The con started for me with a glitch in my scheduled programming. Turned out I wasn't on the planned "Anatomy for Writers" program item, and as I learned that weekend there were lots of other writers/panelists in the same boat. The confusion over the program, however, did not detract from my enjoying myself. I did have two wonderful panels, "Ebooks from draft to finished product" and "Researching your world". Both were well attended and featured lively panelists from a variety of backgrounds. I took notes for myself, and enjoyed the give-and-take between the audience and the panelists.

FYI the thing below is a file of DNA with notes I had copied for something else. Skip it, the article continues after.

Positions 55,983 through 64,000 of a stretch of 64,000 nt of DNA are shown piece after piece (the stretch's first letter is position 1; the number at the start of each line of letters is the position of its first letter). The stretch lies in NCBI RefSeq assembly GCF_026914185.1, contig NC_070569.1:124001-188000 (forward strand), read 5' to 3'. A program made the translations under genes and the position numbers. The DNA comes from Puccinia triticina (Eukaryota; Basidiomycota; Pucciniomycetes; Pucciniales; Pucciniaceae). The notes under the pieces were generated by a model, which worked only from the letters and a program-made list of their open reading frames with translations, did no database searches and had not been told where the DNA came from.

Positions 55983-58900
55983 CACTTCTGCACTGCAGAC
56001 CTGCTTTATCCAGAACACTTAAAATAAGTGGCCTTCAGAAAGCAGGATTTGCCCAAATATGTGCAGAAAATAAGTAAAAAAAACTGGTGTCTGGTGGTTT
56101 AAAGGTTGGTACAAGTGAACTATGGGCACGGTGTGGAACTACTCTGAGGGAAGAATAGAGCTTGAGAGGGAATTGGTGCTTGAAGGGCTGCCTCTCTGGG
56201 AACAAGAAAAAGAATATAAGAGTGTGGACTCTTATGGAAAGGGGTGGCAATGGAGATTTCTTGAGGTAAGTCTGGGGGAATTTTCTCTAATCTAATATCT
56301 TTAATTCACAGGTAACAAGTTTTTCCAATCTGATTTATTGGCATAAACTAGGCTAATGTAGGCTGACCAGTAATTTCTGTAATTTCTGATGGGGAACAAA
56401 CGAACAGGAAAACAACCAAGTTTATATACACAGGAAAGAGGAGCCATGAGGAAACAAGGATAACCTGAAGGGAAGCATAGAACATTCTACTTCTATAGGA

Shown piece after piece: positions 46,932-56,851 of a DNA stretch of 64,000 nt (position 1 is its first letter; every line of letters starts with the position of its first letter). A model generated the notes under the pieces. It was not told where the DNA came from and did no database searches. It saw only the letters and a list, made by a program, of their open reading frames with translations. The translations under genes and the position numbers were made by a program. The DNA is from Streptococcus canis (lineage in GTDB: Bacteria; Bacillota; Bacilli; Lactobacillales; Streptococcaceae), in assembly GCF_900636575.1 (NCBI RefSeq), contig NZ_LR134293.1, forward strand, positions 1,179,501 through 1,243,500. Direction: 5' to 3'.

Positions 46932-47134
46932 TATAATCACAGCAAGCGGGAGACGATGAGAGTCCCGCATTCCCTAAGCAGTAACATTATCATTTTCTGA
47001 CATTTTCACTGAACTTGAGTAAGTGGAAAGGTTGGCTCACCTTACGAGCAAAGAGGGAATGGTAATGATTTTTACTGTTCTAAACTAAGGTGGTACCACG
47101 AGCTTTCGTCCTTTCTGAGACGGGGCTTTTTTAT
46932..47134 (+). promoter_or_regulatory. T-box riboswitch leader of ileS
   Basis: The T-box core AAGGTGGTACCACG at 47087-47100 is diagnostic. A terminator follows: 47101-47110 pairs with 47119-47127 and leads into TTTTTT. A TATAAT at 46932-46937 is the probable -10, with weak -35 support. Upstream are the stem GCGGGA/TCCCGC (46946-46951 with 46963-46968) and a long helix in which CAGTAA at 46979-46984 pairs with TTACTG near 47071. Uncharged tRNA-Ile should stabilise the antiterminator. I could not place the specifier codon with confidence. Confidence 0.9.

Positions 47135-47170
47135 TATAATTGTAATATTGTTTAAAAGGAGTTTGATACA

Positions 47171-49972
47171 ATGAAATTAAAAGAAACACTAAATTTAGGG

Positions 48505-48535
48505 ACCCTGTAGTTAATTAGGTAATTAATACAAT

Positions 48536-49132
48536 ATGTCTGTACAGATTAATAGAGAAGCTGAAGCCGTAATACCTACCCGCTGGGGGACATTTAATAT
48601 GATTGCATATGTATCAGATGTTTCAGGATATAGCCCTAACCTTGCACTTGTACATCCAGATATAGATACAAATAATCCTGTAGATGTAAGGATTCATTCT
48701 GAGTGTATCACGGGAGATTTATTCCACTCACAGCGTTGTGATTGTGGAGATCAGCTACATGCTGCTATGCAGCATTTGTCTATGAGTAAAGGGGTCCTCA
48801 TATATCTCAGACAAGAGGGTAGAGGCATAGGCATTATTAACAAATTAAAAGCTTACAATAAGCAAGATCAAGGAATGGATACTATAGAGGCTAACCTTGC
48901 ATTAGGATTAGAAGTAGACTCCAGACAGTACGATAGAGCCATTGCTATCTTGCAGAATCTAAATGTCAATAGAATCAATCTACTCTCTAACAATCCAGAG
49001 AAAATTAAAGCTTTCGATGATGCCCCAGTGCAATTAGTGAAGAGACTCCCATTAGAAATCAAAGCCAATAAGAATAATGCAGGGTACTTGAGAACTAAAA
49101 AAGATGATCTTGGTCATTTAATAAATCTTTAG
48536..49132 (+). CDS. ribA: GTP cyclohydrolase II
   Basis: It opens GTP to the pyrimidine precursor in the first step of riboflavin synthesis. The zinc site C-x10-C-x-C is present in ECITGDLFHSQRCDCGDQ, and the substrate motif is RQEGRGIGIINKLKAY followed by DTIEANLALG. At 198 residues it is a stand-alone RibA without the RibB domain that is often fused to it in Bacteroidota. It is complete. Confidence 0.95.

I was also glad I wasn't on more panels, because I was working on my Voice of Ghod script on Friday and Sunday. Being the Voice of Ghod means doing the voiceovers and safety announcements during the Hugo Award Ceremonies at Worldcon. Last year at Denver I was honored to be tapped as the first female Voice of Ghod, and I was even more thrilled this year to be asked for an encore appearance. I thought the Hugos went well, and we had a balance of French and English spoken to make it a truly bilingual event. We also saw the new Hugo logo unveiled for the first time.